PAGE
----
The danish whisky fair is happening March 28 2015 in Fredericia.

Beside Whisky, there will be several exhibitors with rums and a few with craft beer


(The catalogue is in danish, but the whiskylist should be easy to understand for everybody)

For now I will only consider the whisky:

There are many very interesting stands. What about trying danish whisky from Braunstein, Stauning and Fary Lochan ?

Or try whisky bottled by Jack Wieber, one of my all-time favourite independent bottlers on the Whisky2U stand. Another favourite bottler of mine is Creative Whisky, which can be found at the DMWA stand. But there is just so many good bottlers present, which you will see if you look through the catalogue-pdf linked above

There will be a few Denmark-exclusive casks bottlings to buy and taste. FC Whisky has three bottlings in the new Adelphi Club Denmark series and Whiskymessen has a 13yo Craigellachie by Jack Wieber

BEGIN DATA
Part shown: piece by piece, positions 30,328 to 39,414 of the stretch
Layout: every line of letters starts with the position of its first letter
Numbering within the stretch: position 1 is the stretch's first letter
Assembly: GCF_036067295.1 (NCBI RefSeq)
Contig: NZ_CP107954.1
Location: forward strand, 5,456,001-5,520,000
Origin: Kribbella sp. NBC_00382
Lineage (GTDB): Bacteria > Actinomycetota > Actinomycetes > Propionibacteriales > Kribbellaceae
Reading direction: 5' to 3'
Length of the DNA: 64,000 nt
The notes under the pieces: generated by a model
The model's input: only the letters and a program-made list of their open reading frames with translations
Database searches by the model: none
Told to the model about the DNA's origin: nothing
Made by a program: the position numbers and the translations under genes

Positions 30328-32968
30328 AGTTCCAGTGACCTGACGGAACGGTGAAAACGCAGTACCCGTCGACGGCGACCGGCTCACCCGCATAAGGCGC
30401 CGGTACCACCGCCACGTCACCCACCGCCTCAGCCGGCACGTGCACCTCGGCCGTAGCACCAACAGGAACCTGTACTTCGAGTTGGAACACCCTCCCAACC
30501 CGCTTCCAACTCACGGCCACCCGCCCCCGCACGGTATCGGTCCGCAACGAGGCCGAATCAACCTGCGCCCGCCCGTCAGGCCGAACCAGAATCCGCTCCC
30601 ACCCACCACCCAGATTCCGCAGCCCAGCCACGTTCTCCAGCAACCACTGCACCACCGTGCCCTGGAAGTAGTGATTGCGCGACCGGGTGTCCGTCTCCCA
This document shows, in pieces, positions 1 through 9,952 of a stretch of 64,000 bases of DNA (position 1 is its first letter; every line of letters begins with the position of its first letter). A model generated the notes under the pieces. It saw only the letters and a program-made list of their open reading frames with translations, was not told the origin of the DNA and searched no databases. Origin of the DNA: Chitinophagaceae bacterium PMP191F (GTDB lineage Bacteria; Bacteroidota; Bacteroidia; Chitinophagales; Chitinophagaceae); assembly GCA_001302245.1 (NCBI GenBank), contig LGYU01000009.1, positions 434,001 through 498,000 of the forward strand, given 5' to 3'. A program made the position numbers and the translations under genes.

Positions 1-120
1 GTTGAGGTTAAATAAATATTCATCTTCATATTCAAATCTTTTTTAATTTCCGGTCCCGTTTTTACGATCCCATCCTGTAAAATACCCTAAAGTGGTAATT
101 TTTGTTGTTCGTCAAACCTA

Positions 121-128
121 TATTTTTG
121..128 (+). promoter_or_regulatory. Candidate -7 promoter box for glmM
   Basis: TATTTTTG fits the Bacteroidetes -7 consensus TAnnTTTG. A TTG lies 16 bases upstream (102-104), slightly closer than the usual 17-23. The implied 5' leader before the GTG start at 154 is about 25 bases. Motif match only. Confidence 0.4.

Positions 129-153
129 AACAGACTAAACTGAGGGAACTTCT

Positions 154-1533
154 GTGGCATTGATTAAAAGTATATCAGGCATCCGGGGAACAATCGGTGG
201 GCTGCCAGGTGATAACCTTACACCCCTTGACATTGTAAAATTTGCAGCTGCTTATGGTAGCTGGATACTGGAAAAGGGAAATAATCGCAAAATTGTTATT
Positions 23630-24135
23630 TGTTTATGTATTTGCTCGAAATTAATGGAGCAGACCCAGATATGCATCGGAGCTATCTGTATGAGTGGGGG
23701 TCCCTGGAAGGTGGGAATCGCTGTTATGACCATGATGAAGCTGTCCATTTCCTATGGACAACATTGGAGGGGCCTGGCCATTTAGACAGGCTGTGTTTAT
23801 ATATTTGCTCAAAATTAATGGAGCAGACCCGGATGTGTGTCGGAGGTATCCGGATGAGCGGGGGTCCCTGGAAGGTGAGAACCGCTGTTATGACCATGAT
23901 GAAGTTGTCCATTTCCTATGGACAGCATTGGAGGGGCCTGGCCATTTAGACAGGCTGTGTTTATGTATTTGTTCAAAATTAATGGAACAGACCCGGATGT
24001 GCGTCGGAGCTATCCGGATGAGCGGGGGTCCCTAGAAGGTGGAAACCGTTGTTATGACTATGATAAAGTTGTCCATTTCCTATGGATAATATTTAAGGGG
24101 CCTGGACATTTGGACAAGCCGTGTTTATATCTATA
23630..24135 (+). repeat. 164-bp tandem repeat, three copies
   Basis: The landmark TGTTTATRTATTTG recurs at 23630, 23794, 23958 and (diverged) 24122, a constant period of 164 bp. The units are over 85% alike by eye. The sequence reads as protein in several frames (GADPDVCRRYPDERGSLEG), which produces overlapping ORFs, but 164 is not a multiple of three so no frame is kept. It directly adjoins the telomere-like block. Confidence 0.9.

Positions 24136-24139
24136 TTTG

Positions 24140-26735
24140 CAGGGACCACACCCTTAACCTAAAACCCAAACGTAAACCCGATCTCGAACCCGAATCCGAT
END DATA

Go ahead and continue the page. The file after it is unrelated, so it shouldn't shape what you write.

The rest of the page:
13yo Craigellachie

A PC from Adelphi to Denmark

As a visitor you will have to spend some time selecting which drams to taste.

Here are my 10 recommendations of things to taste. It's a litle mix of favourite distilleries of mine, things I myself would like to taste and things you might not have considered to taste yourself.

1. Middleton Very Rare 40% at Pernod Ricard 

I would start here. Irish Whisky is delicate, 40% whisky is delicate, Old whisky is delicate. Better try this irish gem before you have too much Laphroaig

2 An Cnoc 35yo 44.3% at Vinspecialisten

An Cnoc is one of those hidden gem. The distillery is located on the border between Speyside and East Highland. I reckon this will be another delicate dram and should be had early. And it's not everyday you can find an affordable 35yo official bottling whisky

3. Arran 18yo 46% at TØNDEN

This whisky actually has world premier TODAY. Usually new releases are very slow coming to Denmark so it's very nice to something this recent here. This is oldest Arran released by The Arran Distillery. And When you are at this, why not go to the Juul's Engros stand and try another recent release, the Benromach 100 proof 10yo (57.1%)

4. SMWS 25.68 Vichy Kisses 57.8%